“The leader of the pack”

“Some say he’s the god of PR, some say he’d do anything for money, all we know is, he’s Max Clifford”

This guy is never far away from a celebrity crisis. What I still cannot get over is, we melt on his every word! I’ll give it to the kid, he’s great at what he does and a lot of the time he’s successful. But there’s something dodgy about you when you’re called in to help a murderer… We all heard about the murder trial of Anni Hindocha whose husband Shirien Dewani is the lead suspect of her murder. Now to me nothing really screams guiltier when Max Clifford is suddenly brought onto the scene. Why did Dewani need to convince the media and public he’s not guilty? Maybe he should have just concentrated on convincing the people actually involved in the trail, like the judge!!!

Bringing this back to values and ethics; will Max Clifford have still represented Shirien Dewani if he knew he was guilty? It appears to me that Max see’s no boundaries and at the end of the day he most values money. surprisingly this doesn’t bother me because everyone is different, however if someone could really benefit from his help would he be as inclined if they were a charity for example or would it be just for CSR?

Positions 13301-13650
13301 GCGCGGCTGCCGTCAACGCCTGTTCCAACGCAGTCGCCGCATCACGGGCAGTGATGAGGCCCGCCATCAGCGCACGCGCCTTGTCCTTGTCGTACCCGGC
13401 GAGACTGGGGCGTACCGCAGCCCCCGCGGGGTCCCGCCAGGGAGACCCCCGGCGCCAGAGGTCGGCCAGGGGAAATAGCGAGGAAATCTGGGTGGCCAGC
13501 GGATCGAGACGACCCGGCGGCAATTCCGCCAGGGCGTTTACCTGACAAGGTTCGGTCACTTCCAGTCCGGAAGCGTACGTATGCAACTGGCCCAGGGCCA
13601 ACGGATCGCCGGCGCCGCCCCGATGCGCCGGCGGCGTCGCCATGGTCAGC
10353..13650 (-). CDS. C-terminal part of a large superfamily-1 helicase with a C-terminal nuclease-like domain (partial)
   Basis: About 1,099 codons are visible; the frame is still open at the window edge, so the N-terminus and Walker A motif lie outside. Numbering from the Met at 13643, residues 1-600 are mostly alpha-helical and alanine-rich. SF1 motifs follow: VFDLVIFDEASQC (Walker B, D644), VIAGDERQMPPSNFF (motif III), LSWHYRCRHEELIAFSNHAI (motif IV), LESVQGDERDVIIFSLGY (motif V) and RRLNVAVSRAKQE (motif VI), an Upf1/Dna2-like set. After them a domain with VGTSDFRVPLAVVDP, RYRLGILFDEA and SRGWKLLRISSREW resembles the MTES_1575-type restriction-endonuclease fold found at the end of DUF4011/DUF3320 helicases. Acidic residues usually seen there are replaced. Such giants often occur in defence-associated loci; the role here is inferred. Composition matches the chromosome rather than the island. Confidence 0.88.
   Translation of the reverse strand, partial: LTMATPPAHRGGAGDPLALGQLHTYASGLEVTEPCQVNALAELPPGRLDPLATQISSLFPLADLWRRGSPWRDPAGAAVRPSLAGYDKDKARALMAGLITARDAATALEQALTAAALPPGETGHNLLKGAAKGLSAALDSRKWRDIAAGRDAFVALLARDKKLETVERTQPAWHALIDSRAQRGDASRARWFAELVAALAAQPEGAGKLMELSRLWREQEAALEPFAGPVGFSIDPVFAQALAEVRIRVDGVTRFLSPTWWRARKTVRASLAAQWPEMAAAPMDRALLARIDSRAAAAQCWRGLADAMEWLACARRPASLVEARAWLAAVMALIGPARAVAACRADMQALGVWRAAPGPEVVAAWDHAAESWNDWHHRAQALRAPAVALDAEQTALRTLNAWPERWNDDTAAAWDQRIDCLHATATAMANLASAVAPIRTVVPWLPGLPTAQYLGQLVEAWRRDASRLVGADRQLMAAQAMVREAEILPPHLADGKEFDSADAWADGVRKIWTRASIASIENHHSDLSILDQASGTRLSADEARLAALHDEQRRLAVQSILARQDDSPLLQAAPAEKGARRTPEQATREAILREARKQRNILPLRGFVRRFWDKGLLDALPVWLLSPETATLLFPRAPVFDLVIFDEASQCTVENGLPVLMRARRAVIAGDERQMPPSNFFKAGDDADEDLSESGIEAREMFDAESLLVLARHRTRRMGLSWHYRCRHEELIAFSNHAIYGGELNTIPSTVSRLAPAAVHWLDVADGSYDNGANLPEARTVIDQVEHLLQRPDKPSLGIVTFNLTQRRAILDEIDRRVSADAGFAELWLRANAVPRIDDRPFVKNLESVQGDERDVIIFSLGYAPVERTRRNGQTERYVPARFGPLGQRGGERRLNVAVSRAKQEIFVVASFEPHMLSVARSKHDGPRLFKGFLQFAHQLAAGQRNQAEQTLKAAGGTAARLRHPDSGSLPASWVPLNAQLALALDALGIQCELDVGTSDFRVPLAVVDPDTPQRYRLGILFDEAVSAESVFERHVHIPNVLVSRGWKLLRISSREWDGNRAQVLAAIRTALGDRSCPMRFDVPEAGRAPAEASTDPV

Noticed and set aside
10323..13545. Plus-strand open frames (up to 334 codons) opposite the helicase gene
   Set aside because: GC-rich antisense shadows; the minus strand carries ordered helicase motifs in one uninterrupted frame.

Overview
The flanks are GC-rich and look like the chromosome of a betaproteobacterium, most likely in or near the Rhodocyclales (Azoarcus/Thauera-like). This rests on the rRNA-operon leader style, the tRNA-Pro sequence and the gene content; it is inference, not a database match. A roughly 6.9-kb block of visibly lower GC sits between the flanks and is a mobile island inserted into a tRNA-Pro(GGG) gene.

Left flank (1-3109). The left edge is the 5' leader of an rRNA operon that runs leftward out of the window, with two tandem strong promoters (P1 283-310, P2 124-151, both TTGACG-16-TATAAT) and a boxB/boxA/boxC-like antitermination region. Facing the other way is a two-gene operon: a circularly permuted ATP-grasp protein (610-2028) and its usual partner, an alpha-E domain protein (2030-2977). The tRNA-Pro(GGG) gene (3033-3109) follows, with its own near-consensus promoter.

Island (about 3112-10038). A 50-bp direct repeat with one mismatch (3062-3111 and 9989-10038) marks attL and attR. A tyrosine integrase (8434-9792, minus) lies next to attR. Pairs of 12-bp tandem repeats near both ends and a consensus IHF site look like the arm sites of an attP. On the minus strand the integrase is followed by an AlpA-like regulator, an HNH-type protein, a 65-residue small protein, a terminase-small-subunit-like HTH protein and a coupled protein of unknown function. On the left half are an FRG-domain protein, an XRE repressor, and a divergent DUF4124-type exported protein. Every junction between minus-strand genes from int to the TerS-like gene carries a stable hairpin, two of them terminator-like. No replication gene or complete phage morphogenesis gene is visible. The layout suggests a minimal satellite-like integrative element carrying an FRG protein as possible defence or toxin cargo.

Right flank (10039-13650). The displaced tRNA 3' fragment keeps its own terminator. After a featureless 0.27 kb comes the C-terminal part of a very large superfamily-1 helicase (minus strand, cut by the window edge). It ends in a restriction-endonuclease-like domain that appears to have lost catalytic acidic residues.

The kids in this clip want ‘fame’ so they can use their image to help those less fortunate, yeah right!… they want to be famous for the freebies, the popularity the lifestyle and money. These kids are still young but when will it get to the point where they will be willing do anything for their 15 minutes? Let’s take Jade Goody, she constantly had her media ups and downs but when she died she practically received the same reception as Princess Diana. Her death was followed by millions so she could leave enough money for her children, the problem was her ethics? Should her children have to grow up knowing everyone followed the most personal time of their mum’s life? The argument is, maybe she valued money and stability over self-respect.

Drawing in on a conclusion..

Hopefully my blogs have made you think outside of the box and question people’s motives, ethics and values. At the end of the day PR is about building and maintaining relationships which are mutually beneficial. I therefore hope I have successfully addressed both sides of the argument from the PR professional and organisations point of view to the stakeholder’s point of view. I still believe that people’s values will continually change throughout their life, however I have come to realise that money is a value which everyone holds closest because we need it to live!


4 Responses to ““Their only celebrities””